Not Too Late
Why should we care about the wise men? They’re at best day players in the Christmas story. Why do these walk-ons get a feast day in relative prime time, for example, while Joseph’s feast day gets buried in Lent on March 19? Today on the Feast of the Epiphany, we celebrate the tardy arrival of the Magi. How is the story of Jesus somehow incomplete without them?
One wonders why the “king of the Jews” was even on their radar in the first place. They probably weren’t Jewish. They were most likely Persian with their own traditions to accept or reject. It could have started with curiosity. They weren’t necessarily committed to any one tradition at the start of things.
In a world with so many choices, how can you know that any one religion is true? If you didn’t inherit anything you felt was worth keeping, why not pick and choose – a little Jewish prophecy here, a little astrology there? Pagan beliefs at the time associated the movements of kingdoms with the movements of the stars. A rising star pointed to the birth of a new king. When no one truly knows what comes next and everyone is making more-or-less educated guesses – whether it’s the prophets or the stars offering guidance – perhaps they didn’t see the difference.
Or maybe this was the first time a world of disorder was revealed to them, and their old answers didn’t satisfy anymore. A star that didn’t follow their maps led them to question the value of their maps. What good was a narrative that claimed to explain everything yet failed to explain this? Their worldview was starting to shatter, and they needed something to make it whole again – to make them whole.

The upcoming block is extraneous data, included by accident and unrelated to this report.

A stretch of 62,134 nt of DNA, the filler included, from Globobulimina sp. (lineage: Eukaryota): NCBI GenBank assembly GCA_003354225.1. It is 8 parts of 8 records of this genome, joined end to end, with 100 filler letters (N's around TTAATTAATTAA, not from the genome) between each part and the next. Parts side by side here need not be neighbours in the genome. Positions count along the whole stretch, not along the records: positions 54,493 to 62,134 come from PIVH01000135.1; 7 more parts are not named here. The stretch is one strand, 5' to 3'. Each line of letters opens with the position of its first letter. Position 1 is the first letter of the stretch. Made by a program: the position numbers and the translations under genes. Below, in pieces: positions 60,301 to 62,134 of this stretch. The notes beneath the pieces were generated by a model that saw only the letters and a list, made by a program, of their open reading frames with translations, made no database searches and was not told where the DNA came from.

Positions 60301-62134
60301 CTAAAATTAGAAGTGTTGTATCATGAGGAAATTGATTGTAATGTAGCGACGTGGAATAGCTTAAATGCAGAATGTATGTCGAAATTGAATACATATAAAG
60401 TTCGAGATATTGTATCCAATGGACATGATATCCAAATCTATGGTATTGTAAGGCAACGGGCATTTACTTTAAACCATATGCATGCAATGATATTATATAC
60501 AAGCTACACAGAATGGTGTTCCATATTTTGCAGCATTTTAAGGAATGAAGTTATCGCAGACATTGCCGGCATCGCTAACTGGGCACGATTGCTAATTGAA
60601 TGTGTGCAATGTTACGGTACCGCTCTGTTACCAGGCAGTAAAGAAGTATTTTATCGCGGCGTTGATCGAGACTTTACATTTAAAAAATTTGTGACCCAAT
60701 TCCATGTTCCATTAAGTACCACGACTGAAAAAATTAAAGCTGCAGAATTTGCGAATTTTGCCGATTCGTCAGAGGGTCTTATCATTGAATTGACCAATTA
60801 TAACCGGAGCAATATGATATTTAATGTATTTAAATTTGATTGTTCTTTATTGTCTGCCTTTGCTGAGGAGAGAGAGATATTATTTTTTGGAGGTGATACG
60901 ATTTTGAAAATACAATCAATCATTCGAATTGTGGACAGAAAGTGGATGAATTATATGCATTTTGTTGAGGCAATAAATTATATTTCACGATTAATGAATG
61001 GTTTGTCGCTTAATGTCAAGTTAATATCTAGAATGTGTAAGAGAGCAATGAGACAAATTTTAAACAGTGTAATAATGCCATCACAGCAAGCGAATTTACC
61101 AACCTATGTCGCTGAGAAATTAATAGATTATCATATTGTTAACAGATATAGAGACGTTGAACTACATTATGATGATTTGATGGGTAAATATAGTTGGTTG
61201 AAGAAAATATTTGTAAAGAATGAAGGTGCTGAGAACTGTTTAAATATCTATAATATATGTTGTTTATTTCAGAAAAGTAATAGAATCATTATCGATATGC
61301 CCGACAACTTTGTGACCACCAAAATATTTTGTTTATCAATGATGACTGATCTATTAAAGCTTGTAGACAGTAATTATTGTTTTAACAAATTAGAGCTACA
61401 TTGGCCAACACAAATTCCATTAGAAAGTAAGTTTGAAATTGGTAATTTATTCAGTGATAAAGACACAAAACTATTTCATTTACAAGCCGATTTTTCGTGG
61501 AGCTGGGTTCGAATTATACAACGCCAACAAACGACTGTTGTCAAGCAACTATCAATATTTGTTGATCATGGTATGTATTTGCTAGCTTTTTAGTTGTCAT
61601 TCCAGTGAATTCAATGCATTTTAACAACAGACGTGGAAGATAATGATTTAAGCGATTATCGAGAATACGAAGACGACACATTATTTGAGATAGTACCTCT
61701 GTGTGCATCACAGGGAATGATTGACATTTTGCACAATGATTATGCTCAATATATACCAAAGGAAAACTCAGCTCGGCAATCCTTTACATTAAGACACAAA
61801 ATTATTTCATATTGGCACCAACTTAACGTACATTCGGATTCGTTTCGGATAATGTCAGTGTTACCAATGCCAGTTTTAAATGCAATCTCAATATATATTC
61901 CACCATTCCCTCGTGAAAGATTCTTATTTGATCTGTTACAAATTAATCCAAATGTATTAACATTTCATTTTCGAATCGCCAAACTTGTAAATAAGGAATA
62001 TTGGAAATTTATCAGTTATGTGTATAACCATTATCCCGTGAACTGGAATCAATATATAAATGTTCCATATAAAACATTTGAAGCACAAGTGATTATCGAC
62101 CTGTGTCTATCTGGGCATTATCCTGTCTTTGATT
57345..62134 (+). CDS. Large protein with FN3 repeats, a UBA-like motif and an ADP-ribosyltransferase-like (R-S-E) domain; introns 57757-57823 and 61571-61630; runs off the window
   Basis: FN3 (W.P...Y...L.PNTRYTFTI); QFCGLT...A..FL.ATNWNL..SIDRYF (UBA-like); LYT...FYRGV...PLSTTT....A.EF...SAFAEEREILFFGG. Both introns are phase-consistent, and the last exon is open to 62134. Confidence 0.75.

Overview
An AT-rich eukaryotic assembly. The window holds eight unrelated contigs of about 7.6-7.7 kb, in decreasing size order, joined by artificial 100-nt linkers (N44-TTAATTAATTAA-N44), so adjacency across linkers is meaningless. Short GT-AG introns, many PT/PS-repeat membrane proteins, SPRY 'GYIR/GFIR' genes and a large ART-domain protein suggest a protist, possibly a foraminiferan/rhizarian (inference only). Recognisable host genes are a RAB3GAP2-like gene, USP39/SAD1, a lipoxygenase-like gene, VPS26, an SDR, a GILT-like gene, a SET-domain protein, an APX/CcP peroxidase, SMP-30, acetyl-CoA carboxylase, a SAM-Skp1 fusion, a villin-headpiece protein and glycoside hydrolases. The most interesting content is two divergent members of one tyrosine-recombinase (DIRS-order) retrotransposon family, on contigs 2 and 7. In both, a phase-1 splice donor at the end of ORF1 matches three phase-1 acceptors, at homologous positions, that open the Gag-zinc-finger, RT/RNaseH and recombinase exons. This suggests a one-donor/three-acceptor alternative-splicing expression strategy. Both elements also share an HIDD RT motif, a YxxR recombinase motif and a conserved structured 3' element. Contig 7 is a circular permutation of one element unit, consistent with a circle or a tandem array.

For many of us, this realization doesn’t hit us with something as benign as stargazing. For some, it’s the world of ideas – philosophers, novelists, scientists who shake our assumptions and make us wonder if our core stories really are just wish-fulfillment fantasies. Or maybe it’s a tragedy, an unspeakable loss that breaks our world open. We want an alternative to the cold comforts of generic morals, but we aren’t sure where to turn.
We don’t really want a faith of our own making. We want to be characters in a bigger story that we didn’t invent, that wasn’t thought up yesterday. We want a light in the dark to show us the way. So we follow the light in front of us, not really knowing what we’re searching for until we find it – or it finds us.
Who knows what led them to Jesus? Maybe they just wanted to get away from their day planners and have an adventure. I’m not sure it matters. What matters is that they finally did arrive – and so helped to open the door for the rest of us latecomers.
With the wise men, the dividing wall between races and cultures, between Jew and Gentile, starts to crumble, and the light of the world makes the ends of the earth come closer. If God can use a star to bring these foreigners to Jesus, there’s no telling who else might be included or what other means God might use to get our attention. The wise men found out that the Creator of the universe isn’t just the king of the Jews, because the One who made the stars found them where they were and drew them into a much larger story – one they couldn’t have created or sustained on their own.
The good news today is that it’s not too late – not for the wise men, not for any of us. No matter what brings us to Jesus, no matter how long we’ve had to travel or how many detours we’ve taken, we’re still welcome. The light of the world can still find us. The story isn’t complete without us either.